The menace of stamp duty
While we are pleased that first-time buyers in the market for shared equity homes valued at under £500,000 will now be exempt from stamp duty, we are disappointed the Chancellor didn’t go further in redressing this regressive form of tax. The punishing increases in stamp duty over recent years have led to a clogged property market, and mixed success in terms of generating Treasury revenues. We believe Hammond has missed a golden opportunity on this occasion.
A digital tax
Many would argue that the pitiful levels of tax paid by global tech giants in recent times is a scandal. While they cunningly keep their profits in check to avoid corporation tax, the likes of Amazon, Google and Facebook generate stupendous levels of revenue from the UK market, and it is right that they should pay more. Indeed, the new 2 per cent digital services tax – calculated on UK revenues for firms with global turnover of £500m+, and taking effect from 2020 - appears to be appropriately targeted. But in the absence of other countries following our lead, the possibility that these companies will relocate more of their business elsewhere exists. Time will tell.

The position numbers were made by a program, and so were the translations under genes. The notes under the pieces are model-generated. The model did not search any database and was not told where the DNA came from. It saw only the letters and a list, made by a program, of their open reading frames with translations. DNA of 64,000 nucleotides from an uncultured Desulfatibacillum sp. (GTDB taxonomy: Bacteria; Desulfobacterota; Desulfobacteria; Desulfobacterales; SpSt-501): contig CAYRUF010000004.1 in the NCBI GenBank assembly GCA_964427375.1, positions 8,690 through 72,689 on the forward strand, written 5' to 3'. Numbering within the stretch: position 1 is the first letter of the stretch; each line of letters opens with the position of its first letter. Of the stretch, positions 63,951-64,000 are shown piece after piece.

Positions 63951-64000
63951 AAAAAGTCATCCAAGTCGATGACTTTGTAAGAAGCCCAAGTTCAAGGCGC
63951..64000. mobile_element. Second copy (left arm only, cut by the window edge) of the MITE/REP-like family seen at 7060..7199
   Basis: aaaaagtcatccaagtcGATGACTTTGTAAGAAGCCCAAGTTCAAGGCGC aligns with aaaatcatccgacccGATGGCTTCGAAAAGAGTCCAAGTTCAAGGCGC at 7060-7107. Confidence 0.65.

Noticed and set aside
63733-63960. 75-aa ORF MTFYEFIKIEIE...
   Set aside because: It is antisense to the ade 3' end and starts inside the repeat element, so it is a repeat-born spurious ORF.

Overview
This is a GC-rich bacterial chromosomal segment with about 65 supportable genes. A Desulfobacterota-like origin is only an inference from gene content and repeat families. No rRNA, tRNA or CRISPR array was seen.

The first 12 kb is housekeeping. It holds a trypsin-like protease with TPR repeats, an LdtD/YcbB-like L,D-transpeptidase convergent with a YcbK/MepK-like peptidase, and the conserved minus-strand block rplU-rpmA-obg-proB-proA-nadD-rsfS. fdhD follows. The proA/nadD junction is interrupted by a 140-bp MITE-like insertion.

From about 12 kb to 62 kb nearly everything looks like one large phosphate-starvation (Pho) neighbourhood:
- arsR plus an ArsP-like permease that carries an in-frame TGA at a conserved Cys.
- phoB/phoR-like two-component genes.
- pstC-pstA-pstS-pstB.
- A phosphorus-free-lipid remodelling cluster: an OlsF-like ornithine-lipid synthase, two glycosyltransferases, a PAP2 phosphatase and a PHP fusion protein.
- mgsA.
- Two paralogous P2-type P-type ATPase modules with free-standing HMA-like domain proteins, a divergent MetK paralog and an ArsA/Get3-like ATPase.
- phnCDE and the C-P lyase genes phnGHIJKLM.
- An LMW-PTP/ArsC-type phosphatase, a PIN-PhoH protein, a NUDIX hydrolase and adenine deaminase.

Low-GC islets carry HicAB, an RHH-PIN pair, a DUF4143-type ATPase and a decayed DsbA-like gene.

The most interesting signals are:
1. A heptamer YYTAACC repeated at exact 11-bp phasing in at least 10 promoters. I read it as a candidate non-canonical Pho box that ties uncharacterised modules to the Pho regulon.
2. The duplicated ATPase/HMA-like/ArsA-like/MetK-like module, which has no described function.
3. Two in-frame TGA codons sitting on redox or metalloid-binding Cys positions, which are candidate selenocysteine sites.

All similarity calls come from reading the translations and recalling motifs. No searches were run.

Income tax thresholds
Winston Churchill once said: “For a nation to try to tax itself into prosperity is like a man standing in a bucket and trying to lift himself up by the handle.” In principle, we agree, and on that basis, the decision to raise the personal allowance (to £12,500) and the higher-rate income tax threshold (to £50,000) in April looks to be a good one. However, this means the Tories will be fulfilling a manifesto pledge a year earlier than promised, and while it is a definite vote winner which will benefit 32m people, it is estimated that it will cost the Treasury roughly £9bn over the next five years. Had the original plan been stuck to, no one would have complained, and the public purse would have had a few more pennies to its credit. Is this just an indulgence?
Where is it all coming from?
We urged the Chancellor last week to respect the deficit, and while there is much in the way of sensible (and much-needed) investment across the board, we do wonder how this ‘post-austerity’ spending spree will be financed. The Chancellor also announced that he reserved the right to convert the 2019 Spring Statement into a new Budget should there be failure to negotiate a Brexit deal. Much uncertainty lingers – let’s hope the return of spiralling national debt isn’t one of the resultant outcomes.